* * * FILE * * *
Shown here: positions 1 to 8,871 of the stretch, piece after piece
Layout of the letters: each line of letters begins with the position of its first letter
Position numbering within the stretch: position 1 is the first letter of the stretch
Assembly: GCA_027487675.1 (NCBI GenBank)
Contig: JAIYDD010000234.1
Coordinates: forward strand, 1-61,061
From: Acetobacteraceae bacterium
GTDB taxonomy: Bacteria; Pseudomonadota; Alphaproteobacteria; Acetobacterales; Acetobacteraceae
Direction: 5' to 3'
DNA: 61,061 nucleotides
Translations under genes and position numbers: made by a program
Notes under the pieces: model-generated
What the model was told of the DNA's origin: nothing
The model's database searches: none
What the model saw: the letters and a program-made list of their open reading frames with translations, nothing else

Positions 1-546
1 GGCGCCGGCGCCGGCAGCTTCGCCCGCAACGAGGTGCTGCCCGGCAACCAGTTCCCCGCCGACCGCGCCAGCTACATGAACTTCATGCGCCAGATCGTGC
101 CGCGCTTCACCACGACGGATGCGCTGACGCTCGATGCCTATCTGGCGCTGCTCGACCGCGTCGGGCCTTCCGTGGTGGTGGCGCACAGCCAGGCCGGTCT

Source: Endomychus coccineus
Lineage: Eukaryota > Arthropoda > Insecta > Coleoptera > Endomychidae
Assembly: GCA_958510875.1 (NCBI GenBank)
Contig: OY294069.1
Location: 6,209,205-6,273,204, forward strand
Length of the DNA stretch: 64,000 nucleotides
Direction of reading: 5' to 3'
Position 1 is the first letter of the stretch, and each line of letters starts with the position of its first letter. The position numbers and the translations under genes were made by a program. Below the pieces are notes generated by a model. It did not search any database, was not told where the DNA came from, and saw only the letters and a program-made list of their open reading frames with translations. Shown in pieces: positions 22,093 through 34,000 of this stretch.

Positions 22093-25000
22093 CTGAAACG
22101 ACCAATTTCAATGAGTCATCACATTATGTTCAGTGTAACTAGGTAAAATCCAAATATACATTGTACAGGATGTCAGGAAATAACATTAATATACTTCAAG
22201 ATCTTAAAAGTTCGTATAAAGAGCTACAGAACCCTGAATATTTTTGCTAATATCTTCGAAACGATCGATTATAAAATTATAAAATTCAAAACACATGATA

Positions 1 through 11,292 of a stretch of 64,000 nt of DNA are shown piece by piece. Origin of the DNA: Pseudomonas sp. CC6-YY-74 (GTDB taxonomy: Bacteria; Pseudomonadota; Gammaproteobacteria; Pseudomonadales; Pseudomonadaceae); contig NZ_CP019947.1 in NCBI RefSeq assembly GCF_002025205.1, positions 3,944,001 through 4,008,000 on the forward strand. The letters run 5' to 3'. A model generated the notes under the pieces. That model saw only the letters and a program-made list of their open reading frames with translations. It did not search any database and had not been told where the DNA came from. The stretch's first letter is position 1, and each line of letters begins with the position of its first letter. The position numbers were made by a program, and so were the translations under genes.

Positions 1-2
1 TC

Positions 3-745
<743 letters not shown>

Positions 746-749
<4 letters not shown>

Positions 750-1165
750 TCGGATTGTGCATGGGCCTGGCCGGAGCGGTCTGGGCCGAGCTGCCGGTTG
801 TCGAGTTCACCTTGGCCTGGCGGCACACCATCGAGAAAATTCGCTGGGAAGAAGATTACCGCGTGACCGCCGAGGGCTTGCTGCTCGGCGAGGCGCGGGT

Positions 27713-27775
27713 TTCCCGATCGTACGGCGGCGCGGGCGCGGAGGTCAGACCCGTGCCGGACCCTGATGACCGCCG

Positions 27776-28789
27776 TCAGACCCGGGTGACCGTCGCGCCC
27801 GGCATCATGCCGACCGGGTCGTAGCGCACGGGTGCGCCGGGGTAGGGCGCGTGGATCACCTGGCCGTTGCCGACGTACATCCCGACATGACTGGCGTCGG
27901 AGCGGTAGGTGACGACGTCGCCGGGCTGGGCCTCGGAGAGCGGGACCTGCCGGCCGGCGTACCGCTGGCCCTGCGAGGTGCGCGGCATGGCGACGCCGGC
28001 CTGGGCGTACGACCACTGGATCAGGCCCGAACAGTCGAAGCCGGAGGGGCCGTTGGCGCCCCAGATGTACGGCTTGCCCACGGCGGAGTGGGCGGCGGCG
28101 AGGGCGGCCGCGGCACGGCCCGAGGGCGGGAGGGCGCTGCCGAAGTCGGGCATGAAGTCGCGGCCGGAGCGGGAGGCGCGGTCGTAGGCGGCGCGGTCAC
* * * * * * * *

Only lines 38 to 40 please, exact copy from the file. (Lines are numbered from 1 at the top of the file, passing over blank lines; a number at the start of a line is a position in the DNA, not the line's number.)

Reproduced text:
Positions 750-1165
750 TCGGATTGTGCATGGGCCTGGCCGGAGCGGTCTGGGCCGAGCTGCCGGTTG
801 TCGAGTTCACCTTGGCCTGGCGGCACACCATCGAGAAAATTCGCTGGGAAGAAGATTACCGCGTGACCGCCGAGGGCTTGCTGCTCGGCGAGGCGCGGGT